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Prioritizing Your Budget

Updated: Sep 15, 2020

As the State concludes its annual kabuki dance over the budget, it reminds me of the fact that no one in State government is setting priorities for the budget. Instead they are demanding across the board cuts for every area or producing a series of inadequate stopgap measures. But the State is looking at the budget process exactly backwards.

Instead of doing everything poorly, the State should decide what it has the political will and the money (at whatever revenue level) to provide well. The State of Washington has gone through this process, as well as a number of cities.

The point is to use the budget as a conscious prioritization tool. Of course, any budget reflects what that agency spends money on, but does not always really reflect what is important to that agency.

The only way to effectively prioritize your budget is to cost out all of the services that your agency provides and put them in order of priority. (And if everything is number one then you or your elected officials are not taking the process seriously.) As you go down the priority list, the point when you run out of money means that everything below that spot does not get funded, barring any new revenue source.

Now, of course, some deserving programs will get cut. But it is much better to do that and provide other more deserving programs full funding than providing all programs half a loaf.

Obviously setting priorities are political decisions, but these decisions cannot be made until the data exists as to what every service costs. This is where the Costing Process comes in. What does the Police Helicopter program cost versus the Police DARE program? Where in the priority list should each program lie? These are separate steps in the process, but equally important. If you try to make prioritization decisions without the costing data then the decisions are being made in a vacuum, and more importantly, you will not know when you have crossed the line in which you have run out of money.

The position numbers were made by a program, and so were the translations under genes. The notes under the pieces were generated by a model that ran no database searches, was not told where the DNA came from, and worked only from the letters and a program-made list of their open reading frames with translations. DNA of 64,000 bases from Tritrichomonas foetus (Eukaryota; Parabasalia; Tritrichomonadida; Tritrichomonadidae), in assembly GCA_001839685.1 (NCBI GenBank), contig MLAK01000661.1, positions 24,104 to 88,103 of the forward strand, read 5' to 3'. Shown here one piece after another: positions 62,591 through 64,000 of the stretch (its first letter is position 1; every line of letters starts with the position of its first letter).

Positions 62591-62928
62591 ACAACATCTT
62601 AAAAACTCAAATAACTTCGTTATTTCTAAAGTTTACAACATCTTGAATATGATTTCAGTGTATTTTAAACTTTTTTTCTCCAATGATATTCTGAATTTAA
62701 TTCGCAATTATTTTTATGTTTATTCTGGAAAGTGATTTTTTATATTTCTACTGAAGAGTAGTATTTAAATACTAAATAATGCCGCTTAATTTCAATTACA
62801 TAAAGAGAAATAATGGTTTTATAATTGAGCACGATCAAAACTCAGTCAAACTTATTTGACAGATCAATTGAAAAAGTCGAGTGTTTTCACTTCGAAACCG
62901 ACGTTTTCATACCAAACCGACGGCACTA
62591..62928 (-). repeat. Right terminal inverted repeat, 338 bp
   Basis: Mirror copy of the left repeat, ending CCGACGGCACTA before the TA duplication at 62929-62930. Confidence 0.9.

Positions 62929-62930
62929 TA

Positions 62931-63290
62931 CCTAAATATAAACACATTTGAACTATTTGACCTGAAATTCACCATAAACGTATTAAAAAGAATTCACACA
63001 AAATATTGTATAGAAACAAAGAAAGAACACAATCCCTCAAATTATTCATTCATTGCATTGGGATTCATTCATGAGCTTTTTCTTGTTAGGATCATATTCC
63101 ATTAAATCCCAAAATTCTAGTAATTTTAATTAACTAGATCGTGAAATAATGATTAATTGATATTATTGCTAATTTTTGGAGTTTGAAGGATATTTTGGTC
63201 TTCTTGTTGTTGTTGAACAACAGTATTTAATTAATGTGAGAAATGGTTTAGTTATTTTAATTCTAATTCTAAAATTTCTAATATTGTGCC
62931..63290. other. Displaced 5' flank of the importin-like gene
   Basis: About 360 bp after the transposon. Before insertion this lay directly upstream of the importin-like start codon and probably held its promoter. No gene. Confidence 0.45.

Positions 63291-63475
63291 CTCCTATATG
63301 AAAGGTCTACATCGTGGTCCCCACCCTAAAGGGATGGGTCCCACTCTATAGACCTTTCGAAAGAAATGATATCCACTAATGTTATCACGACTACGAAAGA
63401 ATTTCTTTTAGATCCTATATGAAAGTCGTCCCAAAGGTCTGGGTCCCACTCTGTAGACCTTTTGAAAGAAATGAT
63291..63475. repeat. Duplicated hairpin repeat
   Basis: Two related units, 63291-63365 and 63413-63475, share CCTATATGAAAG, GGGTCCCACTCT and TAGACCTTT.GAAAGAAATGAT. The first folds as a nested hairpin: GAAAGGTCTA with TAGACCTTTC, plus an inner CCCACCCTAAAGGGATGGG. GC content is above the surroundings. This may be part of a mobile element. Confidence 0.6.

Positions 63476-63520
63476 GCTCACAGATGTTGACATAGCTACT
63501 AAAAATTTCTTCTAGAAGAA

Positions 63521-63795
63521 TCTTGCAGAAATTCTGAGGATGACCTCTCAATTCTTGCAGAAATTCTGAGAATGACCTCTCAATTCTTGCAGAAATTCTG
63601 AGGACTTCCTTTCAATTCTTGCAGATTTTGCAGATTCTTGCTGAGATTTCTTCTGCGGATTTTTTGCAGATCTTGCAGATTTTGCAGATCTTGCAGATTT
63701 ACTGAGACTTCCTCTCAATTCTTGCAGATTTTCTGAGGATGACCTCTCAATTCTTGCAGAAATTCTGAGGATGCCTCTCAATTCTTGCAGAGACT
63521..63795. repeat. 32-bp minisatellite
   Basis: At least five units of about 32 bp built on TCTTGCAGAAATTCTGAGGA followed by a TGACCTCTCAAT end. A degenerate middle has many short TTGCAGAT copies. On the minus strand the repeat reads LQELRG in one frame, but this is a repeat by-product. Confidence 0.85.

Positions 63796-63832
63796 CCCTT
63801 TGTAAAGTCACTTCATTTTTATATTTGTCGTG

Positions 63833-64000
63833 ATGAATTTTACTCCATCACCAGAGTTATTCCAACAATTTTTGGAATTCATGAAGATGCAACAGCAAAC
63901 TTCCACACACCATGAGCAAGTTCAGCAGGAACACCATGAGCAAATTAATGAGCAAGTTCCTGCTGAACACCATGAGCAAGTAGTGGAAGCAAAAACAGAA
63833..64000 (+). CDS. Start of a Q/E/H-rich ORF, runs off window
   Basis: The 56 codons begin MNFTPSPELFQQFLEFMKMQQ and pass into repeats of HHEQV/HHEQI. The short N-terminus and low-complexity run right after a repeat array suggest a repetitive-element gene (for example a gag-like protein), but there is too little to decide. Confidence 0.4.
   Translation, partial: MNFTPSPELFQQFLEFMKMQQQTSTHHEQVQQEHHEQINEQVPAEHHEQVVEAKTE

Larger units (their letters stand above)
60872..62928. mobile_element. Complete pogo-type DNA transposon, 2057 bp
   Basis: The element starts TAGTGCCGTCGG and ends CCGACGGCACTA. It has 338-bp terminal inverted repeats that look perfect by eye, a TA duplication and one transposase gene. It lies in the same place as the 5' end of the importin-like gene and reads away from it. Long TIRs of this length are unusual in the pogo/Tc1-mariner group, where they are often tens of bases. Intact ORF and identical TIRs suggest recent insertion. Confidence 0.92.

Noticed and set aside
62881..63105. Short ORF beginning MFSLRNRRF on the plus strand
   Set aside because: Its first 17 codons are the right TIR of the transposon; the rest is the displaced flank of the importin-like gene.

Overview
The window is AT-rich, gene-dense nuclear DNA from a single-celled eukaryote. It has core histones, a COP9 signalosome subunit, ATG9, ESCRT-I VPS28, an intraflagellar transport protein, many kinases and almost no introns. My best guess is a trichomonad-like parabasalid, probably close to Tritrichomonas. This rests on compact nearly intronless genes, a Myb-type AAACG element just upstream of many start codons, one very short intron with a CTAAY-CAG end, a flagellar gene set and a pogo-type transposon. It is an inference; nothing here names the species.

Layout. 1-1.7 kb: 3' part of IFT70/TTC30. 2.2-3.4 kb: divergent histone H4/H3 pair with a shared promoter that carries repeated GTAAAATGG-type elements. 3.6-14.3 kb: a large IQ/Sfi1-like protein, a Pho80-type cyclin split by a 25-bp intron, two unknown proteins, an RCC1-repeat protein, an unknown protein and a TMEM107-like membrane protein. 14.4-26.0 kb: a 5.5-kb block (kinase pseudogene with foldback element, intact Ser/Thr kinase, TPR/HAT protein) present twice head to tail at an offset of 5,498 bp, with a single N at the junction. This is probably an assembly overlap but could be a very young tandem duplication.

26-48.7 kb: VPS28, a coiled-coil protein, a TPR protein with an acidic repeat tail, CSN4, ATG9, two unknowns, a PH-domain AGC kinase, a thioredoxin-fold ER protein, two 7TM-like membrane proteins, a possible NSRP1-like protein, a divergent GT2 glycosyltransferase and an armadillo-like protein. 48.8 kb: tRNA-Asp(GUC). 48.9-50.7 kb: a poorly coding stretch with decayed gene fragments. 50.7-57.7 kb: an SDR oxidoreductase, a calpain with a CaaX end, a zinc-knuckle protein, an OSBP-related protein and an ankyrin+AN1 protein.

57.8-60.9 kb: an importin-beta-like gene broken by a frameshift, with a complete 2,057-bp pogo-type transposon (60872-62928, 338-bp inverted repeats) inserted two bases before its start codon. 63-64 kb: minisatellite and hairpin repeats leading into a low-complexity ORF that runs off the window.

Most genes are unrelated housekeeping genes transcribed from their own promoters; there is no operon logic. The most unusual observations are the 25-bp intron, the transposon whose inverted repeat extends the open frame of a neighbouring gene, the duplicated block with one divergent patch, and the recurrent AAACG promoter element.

The first step in the Costing Process is to define what level of detail that you want to provide for the various services. Costing out Police Patrol services is not that meaningful, but costing out the various components of Police Patrol will allow for real budget decisions to be made.

The prioritization step is the harder and more time consuming part, because value decisions need to be made as to what services are more important than others. There will be different voices that will have different ideas about what is important. The community, either through the City Council or through a larger Budget Task Force, should be the ones making this determination because they will be the ones that will be most affected by these decisions.

But after the priorities are set, the community will have bought into the City’s budget and its priorities. And if some programs require a revenue increase, you will be able to tell the community exactly what they are getting for that extra revenue.

Every budget involves trade-offs, but they should at least be based on full information and be conscious decisions. Maybe if enough local agencies prioritize their budgets the State will someday follow suit.

Another issue is that all services are not created equal. If a program has its own separate funding source, such as fees or grants, should it be treated differently? We will discuss that in next month’s newsletter.

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